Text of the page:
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Some religions, particularly Christianity, have a concept in which demons or evil spirits can enter a person's body and take control of them.

Does Judaism have a concept similar or like this? The literal translation of I Samuel 16:23 would imply such a thing can happen, but I have always been taught the Rabbinical tradition that it was not an actual evil spirit disturbing Shaul HaMelech, but a mental illness. (Source?)

This is not a question of comparative religion; I have mentioned Christianity only to serve as an example so others maybe will understand what I am talking about.

  • If someone could help out with the tags, that would be great. – ezra Mar 29 '17 at 15:04
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    I believe the ancient understanding of madness as equivalent to possession was pretty widespread. Google "dibuk". See also commentary on the first mishna of "mi sheachzo kordayakus" in gittin. – Loewian Mar 29 '17 at 15:10
  • I'm pretty sure I've seen Gemaras that discuss being possessed by sheidim, but I can't locate any of them at the moment. – DonielF Mar 29 '17 at 15:29
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    Emphasis on beginning. That's why I left them as comments and didn't post it as an answer. – DonielF Mar 29 '17 at 16:01
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Like many other beliefs, Judaism doesn't have a clear opinion on the matter, but individual Jews do. Rashi, for example, believed in demons and gives that explanation of ruah raah in Eruvin 45b s.v. ruah ra'ah.

Accordingly, Saul's possession by the ruah raah (I Samuel 16:14) would be a demonic possession. However, like most other things, there is not a single Rabbinic tradition on the matter. For that reason it is unsurprising that other Jews, such as the Meiri, and most famously, Rambam (cf. commentary to Avoda Zara 4:7) did not believe in demons at all. Indeed, Rambam omits every Talmudic mention of demons from his Mishneh Torah, or quotes it in some altered non-demonic form.[i] In his commentary to Eruvin (4:1), he explains that the ruah ruah refers to mental illness:

רוח רעה, קורין לכל לקיון בכח ההבחנה של אדם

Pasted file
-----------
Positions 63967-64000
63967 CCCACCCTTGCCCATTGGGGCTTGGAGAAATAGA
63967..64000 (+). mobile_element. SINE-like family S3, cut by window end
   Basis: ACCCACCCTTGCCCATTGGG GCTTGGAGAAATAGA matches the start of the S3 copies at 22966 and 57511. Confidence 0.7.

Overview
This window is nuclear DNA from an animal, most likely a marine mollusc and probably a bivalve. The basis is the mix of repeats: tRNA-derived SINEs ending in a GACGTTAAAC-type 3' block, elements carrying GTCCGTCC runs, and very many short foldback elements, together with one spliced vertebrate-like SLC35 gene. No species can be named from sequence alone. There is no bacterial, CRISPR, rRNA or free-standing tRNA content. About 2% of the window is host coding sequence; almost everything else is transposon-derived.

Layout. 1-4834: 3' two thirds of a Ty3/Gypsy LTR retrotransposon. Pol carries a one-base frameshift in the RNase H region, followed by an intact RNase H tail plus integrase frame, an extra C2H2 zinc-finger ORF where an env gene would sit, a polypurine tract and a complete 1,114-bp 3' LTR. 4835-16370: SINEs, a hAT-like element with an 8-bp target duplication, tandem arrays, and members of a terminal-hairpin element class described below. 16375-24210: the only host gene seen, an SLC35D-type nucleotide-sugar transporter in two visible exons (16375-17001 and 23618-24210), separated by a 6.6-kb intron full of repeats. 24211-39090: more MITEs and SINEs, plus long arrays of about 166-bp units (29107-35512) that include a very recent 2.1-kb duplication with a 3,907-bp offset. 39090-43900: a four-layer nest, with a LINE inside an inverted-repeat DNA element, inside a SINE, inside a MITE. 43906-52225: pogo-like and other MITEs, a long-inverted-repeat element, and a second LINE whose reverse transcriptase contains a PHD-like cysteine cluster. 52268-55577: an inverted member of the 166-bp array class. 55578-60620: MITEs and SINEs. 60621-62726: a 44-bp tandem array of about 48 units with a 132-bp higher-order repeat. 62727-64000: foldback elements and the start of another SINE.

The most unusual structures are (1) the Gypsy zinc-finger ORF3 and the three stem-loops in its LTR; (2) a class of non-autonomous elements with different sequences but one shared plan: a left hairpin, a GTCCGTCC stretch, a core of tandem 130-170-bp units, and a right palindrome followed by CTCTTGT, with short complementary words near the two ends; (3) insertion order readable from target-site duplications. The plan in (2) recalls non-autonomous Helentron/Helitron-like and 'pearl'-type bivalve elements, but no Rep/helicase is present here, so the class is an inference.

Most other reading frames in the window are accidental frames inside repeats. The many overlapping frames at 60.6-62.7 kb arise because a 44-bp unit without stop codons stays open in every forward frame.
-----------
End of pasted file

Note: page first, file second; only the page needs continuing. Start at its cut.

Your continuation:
Accordingly, he would presumably explain Saul's ruah raah, not as demons, which he did not believe in, but as depression, or some other mental illness.


[i] For the complete list, see Studies in Maimonides and His Interpreters, by Marc Shapiro.

  • Got something against Jewish beliefs commentless downvoters? – mevaqesh Apr 5 '17 at 4:26
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A Mishna says (in Eiruvin 41b):

מי שהוציאוהו נכרים או רוח רעה אין לו אלא ד' אמות

With regard to one whom gentiles forcibly took him out beyond the Shabbat limit, or if an evil spirit took him out i.e., he was temporarily insane, and found himself outside the Shabbat limit, he has only four cubits that he may walk from where he is standing.

Rashi comments:

שנכנס בו שד ונטרפה דעתו ויצא חוץ לתחום ואחר כך נשתפה והרי הוא חוץ לתחום:

The demon entered him and he went insane...

  • Although it could be poetic license. – Shmuel Brin Mar 29 '17 at 16:16
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    ...or inaccurate contemporary medical knowledge. – Double AA Mar 29 '17 at 16:20
  • I mentioned in my original question concerning the interpretation that Shual HaMelech's "evil spirit" was actually a mental illness. This mishnah could be the same way; lacking a word or medical knowledge to describe a mental issue. – ezra Mar 29 '17 at 17:15
  • @ezra the proof is from Rashi. – Shmuel Brin Mar 29 '17 at 17:51

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